The term “Big Data” has been around since the 1990’s and it is the study and applications of data sets that are too large or complex for traditional data-processing software and is defined with three key concepts called “The Three Vs”.
What are the three Vs?
Volume: The quantity of data being generated and stored. Big data is typically processed in high volumes and with unstructured data. Examples include Twitter data feeds or clickstreams on a web page or a mobile application.
Velocity : The speed in which the data is being generated and processed. High velocity data streams directly into the memory instead of being written in the database and is often in real time which allows to analyze data as it is being generated for our needs.
Variety : Refers to the many types of data that are available. 80% of the world’s data is now unstructured. With Big Data, texts, images, audio, and video can now be processed and analyzed to derive meaning and insight.
But wait, there’s more!
Veracity: This refers to the quality and trustworthiness of the data being generated and processed. With the enormous amounts of data being generated every second, the quality and accuracy is less controllable. (Just think about all the fake news on facebook and tweets).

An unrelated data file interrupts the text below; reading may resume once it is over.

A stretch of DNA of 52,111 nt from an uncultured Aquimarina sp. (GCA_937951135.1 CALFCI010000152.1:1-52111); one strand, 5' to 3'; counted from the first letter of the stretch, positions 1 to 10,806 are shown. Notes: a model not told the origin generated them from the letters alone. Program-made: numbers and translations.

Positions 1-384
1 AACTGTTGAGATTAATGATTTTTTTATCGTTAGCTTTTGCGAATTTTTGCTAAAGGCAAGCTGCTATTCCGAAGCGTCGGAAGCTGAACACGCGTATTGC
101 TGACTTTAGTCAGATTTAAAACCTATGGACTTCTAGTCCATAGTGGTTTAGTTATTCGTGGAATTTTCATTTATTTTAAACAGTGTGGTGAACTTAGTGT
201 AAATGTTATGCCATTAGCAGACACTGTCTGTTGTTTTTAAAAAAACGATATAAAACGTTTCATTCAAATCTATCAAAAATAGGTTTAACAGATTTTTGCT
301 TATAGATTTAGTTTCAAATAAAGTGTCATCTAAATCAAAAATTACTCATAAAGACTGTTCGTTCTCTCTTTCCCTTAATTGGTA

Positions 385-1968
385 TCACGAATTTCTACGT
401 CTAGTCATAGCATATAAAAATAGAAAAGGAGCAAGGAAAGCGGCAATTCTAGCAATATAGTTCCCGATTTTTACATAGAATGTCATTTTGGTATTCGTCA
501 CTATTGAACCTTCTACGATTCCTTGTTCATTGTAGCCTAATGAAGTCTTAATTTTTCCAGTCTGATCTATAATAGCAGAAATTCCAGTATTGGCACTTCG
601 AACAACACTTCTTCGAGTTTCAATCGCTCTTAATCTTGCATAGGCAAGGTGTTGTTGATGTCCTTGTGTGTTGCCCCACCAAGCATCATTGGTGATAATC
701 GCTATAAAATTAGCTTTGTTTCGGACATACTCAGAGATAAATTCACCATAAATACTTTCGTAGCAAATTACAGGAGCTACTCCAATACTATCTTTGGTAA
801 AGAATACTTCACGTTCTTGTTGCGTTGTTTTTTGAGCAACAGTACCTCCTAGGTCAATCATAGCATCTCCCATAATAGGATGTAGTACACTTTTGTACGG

Value: Probably the most important of all Vs, VALUE!!! What’s the point of collecting and analyzing all this data if it does not produce any value? Big data analysis can become very costly, so businesses need to be very clear about the cost and benefits before starting any big data initiatives.
The Importance of Big Data
Fun Fact: More data is being generated than ever before and this will continue to grow. According to IBM, as of 2012, every day 2.5 exabytes (2.5×1018) of data is being generated and this number continues to grow…The IDC estimates that between 2013 and 2020, the amount of data that we generate will increase from 4.4 zettabytes to 44 zettabytes. And by 2025, there will be over 163 zettabytes of data. That’s a lot of data!
Here’s one zettabyte: 10²¹ (1,000,000,000,000,000,000,000 bytes).
How we’re using all this data:
Predictive analytics: Utilizing a variety of statistical techniques such as data mining(discovering patterns in large data sets), predictive modeling(uses statistics to predict outcomes), and machine learning(using statistical techniques to give computer machines the ability to “learn”) to analyze and predict future events.
User behavior analytics(UBA): Defined by Gartner as a cybersecurity process where Big data is used to analyze human behavior patterns and then algorithms and statistical analysis is deployed to predict and indicate potential threats. Instead of tracking devices or security events, UBA tracks a system’s users for any suspicious activity.
How is Big Data being analyzed?
The most popular software being used to analyze big data is Apache Hadoop which was released in 2011. It utilizes Hadoop Distributed File System (HDFS) and MapReduce. Hadoop separates files into large blocks and distributes them across nodes into a cluster. Each node can then manipulate the data that it has access to. This allows for faster and more efficient data processing.
MapReduce refers to the two separate tasks(Map and Reduce) that allows Hadoop to separate the data, convert it into another set of data, and then broken down into key-value pairs. The key-value pairs are then broken down into smaller sets of key-value pairs with reduce.